Sunday, March 06, 2005

Is the New Medicare Drug Plan as Bad as Claimed?

The New York Times > National > Defying Experts, Insurers Join Medicare Drug Plan: "The new Medicare drug benefit passed a major milestone in recent weeks as a substantial number of big insurance companies said they would offer prescription drug coverage to Medicare beneficiaries next year, defying the predictions of many industry experts.

Some companies intend to offer the new benefit nationwide. Others will offer it in certain states or regions. It is too soon to know how many of the 41 million Medicare beneficiaries will enroll. But it is increasingly clear that they will at least have access to drug coverage offered by commercial insurers, Blue Cross and Blue Shield plans, and pharmacy benefit managers. "

The new law relies heavily on competing private plans to deliver the Medicare drug benefit. If too few plans participate, the government can intervene. But the Bush administration and business groups want to avoid that at all costs because they do not want the government to manage the benefit, set prices or decide which drugs are covered. "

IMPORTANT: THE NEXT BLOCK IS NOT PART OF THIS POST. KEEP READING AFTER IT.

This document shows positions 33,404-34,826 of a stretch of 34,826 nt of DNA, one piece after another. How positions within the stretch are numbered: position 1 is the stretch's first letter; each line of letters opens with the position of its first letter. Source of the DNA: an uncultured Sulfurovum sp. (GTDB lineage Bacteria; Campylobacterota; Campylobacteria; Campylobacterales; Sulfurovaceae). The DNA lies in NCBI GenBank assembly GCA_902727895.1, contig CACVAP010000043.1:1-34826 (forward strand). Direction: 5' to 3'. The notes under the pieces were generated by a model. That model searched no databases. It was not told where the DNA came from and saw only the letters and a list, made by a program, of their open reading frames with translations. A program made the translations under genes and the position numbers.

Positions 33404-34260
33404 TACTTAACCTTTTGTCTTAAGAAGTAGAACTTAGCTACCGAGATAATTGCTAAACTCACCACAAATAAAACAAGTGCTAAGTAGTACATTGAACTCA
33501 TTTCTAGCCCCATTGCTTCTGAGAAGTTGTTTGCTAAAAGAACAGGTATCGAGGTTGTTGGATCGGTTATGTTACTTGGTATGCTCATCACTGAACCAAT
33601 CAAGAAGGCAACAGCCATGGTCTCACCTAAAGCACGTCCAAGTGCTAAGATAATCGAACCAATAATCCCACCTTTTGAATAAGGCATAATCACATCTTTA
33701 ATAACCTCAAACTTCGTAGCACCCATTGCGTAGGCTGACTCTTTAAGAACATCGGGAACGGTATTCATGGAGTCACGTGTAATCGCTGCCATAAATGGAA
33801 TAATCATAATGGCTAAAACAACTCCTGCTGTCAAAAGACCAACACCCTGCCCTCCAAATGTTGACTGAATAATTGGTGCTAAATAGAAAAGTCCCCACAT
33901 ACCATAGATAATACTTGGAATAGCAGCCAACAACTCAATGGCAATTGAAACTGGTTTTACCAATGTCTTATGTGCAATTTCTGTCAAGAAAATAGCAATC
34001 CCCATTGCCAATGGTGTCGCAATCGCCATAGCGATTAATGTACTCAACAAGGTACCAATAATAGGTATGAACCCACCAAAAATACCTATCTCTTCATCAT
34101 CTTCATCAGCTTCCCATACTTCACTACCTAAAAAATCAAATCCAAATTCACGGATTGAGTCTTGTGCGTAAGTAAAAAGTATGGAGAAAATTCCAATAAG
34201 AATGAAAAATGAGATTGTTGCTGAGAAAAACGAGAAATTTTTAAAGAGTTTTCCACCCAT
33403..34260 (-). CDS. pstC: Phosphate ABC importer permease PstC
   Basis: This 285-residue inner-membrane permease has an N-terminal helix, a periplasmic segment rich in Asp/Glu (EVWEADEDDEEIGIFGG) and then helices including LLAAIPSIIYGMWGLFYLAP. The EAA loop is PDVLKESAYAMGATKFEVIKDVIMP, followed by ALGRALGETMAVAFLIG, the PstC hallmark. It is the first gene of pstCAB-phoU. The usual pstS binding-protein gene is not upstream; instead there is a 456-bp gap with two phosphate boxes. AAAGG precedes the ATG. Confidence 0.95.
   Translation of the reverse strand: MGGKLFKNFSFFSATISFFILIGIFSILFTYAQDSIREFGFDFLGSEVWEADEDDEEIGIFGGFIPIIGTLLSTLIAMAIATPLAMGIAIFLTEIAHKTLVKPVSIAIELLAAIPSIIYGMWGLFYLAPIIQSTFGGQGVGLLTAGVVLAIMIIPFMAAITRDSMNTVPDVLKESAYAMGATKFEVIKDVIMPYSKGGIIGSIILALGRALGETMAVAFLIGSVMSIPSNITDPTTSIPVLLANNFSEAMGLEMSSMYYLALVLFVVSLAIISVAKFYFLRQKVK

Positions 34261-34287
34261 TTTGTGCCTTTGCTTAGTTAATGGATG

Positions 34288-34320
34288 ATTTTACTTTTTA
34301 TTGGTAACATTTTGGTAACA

"It's a reasonable risk for a new line of business," said Robert E. Meehan, vice president of Horizon Blue Cross and Blue Shield of New Jersey. "In the last eight weeks, some of the early naysayers have come around and said they will be involved in the new program. We could have five well-known providers offering drug coverage to Medicare beneficiaries in New Jersey."

One reason for the keen interest, he said, is that "there's a lot of money at stake." The Bush administration estimates that Medicare payments to private plans for the drug benefit will total $59 billion in 2006 and will double in five years.

"The demographics are positive," Mr. Meehan said. "Lots of people are coming into Medicare. But seniors don't like to switch insurance coverage. If our competitors pick up these people, it might be hard to persuade them to switch to our plan."

President Bush's commitment is also a factor. "We have a strong sense that he wants to make this work," Mr. Meehan said. "If Bush had not been re-elected, we may have re-evaluated our decision."

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